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NHS patients in England are to become some of the first in the world to benefit from publicly-funded pioneering hand and upper arm transplants.
NHS England has given the go-ahead for a leading centre at Leeds Teaching Hospitals NHS Trust to begin assessing suitable adult candidates and performing the highly-complex procedure from April.
Hand and upper limb transplant offers patients the only method of reconstruction that looks and functions like a normal hand. Transplanted successfully, the hand will, in time and with expert aftercare, move with strength and dexterity, sense its surroundings, feel warm to the touch and heal itself when injured.
People who have had a hand transplant also report a better quality of life and wellbeing, and the majority are eventually – after extensive physiotherapy – able to undertake daily living activities.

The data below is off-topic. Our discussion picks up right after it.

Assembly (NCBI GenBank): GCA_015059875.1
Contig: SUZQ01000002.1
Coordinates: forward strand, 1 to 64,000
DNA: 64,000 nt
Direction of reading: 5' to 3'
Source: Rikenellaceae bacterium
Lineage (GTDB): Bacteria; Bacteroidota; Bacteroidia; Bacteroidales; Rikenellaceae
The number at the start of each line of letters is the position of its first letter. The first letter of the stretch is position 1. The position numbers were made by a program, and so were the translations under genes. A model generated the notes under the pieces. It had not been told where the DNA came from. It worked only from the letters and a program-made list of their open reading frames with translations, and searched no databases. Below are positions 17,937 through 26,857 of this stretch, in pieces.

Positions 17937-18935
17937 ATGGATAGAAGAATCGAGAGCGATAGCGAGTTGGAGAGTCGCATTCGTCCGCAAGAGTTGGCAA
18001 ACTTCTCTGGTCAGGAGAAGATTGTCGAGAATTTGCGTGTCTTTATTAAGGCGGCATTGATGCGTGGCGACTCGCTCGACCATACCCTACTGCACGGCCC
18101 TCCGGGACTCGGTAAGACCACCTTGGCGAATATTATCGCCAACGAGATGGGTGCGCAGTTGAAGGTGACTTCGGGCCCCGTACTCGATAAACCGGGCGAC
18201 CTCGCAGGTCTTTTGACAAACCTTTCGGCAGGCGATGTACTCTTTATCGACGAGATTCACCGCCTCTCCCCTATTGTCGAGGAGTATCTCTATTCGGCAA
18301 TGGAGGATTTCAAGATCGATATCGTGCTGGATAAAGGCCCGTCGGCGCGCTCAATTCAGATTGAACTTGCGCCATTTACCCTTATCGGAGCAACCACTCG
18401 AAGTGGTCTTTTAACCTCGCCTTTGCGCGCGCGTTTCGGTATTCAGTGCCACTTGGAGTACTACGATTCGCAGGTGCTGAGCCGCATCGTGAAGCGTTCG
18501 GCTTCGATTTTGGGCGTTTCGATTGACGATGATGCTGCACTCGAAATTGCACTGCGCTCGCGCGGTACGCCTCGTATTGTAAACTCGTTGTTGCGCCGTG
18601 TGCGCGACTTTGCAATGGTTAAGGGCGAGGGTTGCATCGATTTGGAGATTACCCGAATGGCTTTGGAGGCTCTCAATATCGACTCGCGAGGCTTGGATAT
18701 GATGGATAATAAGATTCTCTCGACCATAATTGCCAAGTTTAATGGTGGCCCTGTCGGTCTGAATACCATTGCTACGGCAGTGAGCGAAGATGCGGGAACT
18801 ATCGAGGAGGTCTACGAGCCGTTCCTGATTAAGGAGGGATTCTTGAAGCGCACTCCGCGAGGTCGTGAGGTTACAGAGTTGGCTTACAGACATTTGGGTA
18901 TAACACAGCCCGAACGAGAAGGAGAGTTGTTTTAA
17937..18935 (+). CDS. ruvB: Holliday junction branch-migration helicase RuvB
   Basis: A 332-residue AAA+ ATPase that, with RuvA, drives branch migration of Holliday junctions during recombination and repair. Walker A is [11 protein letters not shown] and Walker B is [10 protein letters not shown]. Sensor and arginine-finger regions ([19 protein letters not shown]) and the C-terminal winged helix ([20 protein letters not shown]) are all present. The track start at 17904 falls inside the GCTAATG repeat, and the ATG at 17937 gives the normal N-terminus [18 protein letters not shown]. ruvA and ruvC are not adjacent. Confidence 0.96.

Dr Jonathan Fielden, NHS England’s Director of Specialised Commissioning, said: “The NHS is leading the world in offering this cutting edge procedure, which has been shown to significantly improve the quality of life for patients who meet the strict criteria.
“We will be working closely with Professor Kay and his colleagues at Leeds, as well as NHS Blood and Transplant, to ensure that this highly innovative service for the NHS can get up and running as soon as possible.”
The centre in Leeds is headed up by leading consultant plastic surgeon Professor Simon Kay, who successfully performed the UK’s first hand transplant in 2012 and will accept suitable patients from around the country.